Monday, November 03, 2008
volatility real vs implied
[I]t just might be worth noting that in the 19 year history of the VIX, four of the eight largest negative divergences between the VIX and the SPX 30 day historical volatility have occurred in the past two weeks (the other four were from August 2002). Looking back at the history of these negative divergences, they have regularly occurred just before substantially below average market performance. The 14 instances in which the VIX was at least 10 points below the 30 day historical volatility of the SPX, for instance, resulted in an average loss of 8.6% in the next 20 days. The 76 instances in which the VIX was at least 5 points below the 30 day HV of the SPX produced an average return of -1.2% in the next 20 days.
If you look at positive divergences, the story is the exact opposite. The 29 instances in which the VIX was at least 15 points higher than the 30 day HV of the SPX led to a 6.6% return over the course of the next 20 days. For 67 instances in which the VIX was 12.5 points higher than the SPX’s 30 day HV, the 20 day return was 4.5%.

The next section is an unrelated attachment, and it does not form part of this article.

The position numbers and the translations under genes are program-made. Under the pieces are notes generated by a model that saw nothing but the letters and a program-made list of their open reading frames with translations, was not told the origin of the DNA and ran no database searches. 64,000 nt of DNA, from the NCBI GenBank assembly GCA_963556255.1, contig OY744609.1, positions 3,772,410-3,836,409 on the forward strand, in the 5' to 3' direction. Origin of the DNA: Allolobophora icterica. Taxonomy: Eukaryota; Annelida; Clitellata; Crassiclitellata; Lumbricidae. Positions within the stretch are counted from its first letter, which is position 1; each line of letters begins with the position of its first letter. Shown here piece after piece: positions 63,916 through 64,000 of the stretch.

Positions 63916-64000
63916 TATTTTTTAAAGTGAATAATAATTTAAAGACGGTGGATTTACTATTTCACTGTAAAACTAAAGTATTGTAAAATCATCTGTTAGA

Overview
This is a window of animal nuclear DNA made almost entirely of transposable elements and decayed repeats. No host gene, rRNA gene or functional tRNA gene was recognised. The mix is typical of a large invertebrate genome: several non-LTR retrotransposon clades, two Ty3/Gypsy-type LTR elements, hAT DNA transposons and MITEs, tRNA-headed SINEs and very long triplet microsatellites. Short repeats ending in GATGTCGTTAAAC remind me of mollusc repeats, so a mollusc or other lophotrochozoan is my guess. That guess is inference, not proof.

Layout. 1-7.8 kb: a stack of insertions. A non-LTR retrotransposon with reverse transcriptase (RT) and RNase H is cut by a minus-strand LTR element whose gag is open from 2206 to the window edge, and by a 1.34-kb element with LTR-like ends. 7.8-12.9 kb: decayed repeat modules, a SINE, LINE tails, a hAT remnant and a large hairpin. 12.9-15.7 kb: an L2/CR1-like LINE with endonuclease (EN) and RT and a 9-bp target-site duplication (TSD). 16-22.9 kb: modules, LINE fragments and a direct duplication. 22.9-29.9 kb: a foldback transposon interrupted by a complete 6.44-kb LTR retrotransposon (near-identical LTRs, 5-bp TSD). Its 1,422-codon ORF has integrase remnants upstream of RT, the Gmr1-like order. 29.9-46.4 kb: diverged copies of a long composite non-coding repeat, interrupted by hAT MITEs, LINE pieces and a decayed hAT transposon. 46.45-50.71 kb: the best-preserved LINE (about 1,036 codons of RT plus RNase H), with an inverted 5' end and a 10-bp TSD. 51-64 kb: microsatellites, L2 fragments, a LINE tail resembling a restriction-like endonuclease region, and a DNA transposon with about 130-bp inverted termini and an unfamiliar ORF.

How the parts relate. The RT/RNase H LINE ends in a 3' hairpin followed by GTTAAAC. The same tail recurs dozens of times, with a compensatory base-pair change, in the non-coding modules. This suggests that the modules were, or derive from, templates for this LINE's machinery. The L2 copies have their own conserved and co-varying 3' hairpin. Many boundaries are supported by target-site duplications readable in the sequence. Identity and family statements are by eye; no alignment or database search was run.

adam warner comments today, adding mr. luby's work to some of his own weekend observations.
It all makes sense if you think about it. We've noted this about a jillion times, but as frothy as the VIX looked, it consistently lagged realized volatility throughout the market plowage. In a way, it was a sign of complacency. Or at least a sign of Fear not being........Fearful enough.
And we're back there again, as the VIX sits over 10 points below 30 day HV. Not to mention a solid 15% or so below it's 10 Day SMA. Dare I say it, but have we become a little too calm, too fast?
that's the $64,000 question, isn't it? i would intuit that some manner of retracement/retest of last week's low is probable; when that happens, of course, is unknowable and may take weeks to develop. but mr. luby is implicitly placing a probable timeframe on the discussion of twenty days -- a november retest.
[excerpt] Reagan’s economists worshiped the market, but Bush didn’t worship the market. Bush simply turned over regulatory authority to his friends. It enabled all the shady operators and card sharks in the system to come to dominate how we finance.
maybe a sort of epitaph for election 2008.
showtime, eh? (or, let me here you fat lady. quickly. and please?)
------ ------- ------
oh, it's a landslide coming, by the way. I've got a feeling even Georgia will swing. sweet, a black man wins where the heart of the confederacy beat.
------ ------- ------
Post a Comment